It was midnight in Youhanabad – a largely Christian neighbourhood in Lahore. Men and women, both young and old, were keeping watch. Some sat on charpoys and wooden benches, while others walked about patrolling the streets.
The songs of prayers intermingled with the thump of the dholak – or drum – through the haunting darkness of downtrodden streets.
The residents of Youhanabad were protecting their men from the police – three weeks after a faction of the Pakistani Taliban, the Jamaat-ul-Ahrar, had executed twin blasts, the very state institutions that were supposed to protect them were the ones that they feared.
“We trust you. Believe me, we do. But please, do not photograph us,” the woman singing hymns said to me when I approached her with my camera. Despite seeing me with the neighbourhood’s senior priest – who had vouched for me – they were too afraid to let anyone know about their night watch, or let anyone see their faces in photographs. This was in 2015.
The fear of abandonment
Today, fear and a sense of abandonment by the state resides in the collective consciousness of the Pakistani Christians. While Christians poured on to the streets following the last twin bombings against their community, this time they remained indoors.
The community and several rights activists think that the silence of Christians after last week’s bombings in Lahore’s Gulshan-e-Iqbal park is not only out of fear of militants.
Unlike the recent suicide blast by the Pakistani Taliban, which intended to target Easter celebrations at a park in Lahore, the blasts in Youhanabad last year prompted local Christians to come out of their homes in droves to call for justice. In the heat of the moment, two Muslims were killed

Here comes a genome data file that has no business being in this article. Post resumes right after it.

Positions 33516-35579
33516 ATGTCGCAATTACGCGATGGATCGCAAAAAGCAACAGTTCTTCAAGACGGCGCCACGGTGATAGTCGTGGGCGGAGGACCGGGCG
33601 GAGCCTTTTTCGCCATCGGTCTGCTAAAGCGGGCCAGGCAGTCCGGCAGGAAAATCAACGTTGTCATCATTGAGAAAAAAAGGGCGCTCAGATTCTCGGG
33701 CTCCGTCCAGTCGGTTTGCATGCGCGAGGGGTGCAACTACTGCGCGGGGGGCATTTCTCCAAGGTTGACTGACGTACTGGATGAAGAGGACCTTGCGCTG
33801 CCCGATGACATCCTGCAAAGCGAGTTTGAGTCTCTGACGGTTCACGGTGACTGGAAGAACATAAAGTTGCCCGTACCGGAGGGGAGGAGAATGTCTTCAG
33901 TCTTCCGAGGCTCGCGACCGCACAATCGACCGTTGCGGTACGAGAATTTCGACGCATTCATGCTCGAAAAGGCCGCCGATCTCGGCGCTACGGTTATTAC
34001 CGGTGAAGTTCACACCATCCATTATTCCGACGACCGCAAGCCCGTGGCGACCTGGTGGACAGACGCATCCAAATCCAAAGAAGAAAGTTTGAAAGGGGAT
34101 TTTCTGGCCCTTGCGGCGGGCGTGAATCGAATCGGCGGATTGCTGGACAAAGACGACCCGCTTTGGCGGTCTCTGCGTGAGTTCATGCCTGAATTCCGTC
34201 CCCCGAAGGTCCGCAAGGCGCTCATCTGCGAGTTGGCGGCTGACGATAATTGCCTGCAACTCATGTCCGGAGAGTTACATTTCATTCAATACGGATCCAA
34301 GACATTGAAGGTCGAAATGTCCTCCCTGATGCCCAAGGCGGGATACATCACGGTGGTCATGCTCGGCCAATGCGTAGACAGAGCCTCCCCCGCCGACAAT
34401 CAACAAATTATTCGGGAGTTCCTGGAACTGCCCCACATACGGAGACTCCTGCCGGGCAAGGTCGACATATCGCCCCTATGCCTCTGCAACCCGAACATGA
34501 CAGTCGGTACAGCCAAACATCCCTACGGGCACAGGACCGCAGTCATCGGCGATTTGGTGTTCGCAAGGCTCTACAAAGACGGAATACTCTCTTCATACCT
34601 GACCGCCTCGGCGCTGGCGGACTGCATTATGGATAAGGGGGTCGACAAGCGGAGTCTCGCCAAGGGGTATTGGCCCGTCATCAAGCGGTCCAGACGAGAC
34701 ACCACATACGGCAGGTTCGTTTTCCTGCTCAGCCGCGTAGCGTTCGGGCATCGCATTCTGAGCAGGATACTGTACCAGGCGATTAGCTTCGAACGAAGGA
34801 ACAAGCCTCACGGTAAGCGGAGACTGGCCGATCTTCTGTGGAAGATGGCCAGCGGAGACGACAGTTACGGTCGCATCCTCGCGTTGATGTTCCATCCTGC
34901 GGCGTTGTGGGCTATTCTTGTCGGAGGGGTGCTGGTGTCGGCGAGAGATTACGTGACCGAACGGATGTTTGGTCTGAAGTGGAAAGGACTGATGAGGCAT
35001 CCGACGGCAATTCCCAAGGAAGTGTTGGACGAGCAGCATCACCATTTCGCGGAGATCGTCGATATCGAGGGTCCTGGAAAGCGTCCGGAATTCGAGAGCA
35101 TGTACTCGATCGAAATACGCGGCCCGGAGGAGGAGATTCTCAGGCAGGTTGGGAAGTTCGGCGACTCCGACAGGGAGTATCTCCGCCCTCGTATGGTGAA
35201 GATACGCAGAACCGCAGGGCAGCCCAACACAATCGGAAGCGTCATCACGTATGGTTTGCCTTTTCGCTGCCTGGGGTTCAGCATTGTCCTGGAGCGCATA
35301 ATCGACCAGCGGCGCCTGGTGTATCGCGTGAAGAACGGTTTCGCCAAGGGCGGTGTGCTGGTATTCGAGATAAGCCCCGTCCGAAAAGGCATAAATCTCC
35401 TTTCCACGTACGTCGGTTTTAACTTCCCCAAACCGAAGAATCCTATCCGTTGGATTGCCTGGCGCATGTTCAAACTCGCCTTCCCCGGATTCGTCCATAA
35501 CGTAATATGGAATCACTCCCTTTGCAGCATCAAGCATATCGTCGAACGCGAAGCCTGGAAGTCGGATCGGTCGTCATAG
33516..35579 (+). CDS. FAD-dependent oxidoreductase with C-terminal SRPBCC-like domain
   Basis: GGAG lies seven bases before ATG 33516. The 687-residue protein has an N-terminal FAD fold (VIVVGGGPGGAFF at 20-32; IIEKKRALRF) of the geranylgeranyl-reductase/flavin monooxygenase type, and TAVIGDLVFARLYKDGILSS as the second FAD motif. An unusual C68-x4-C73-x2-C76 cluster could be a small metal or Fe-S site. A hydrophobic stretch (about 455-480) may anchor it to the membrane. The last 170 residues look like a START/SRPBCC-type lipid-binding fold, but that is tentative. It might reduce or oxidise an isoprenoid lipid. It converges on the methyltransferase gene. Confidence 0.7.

By the time I visited the neighbourhood in April 2015, more than 150 men and boys had been arbitrarily detained by the police for murder and vandalism.
Families and rights groups did not know about the locations of their loved ones for at least a month and a half after the detentions.
The state’s “picking up” of Christian men from their streets and beds in the middle of the night continued till October 2015. Today, 43 Christians remain in jail on murder charges of two Muslims, according to the lawyers, rights activists and members of the community I spoke with.
On the face of it, arresting and charging a group of men for murder looks legal and reasonable. But, Christians in Pakistan are among some of the poorest and most marginalised populations in the country.
This marginalisation manifests itself most violently through the ill-application of a justice system, and legal redress is tenuous at best
For More: http://www.aljazeera.com/indepth/opinion/2016/04/neverending-plight-christians-pakistan-160406095729110.html
Source: Islamic News Daily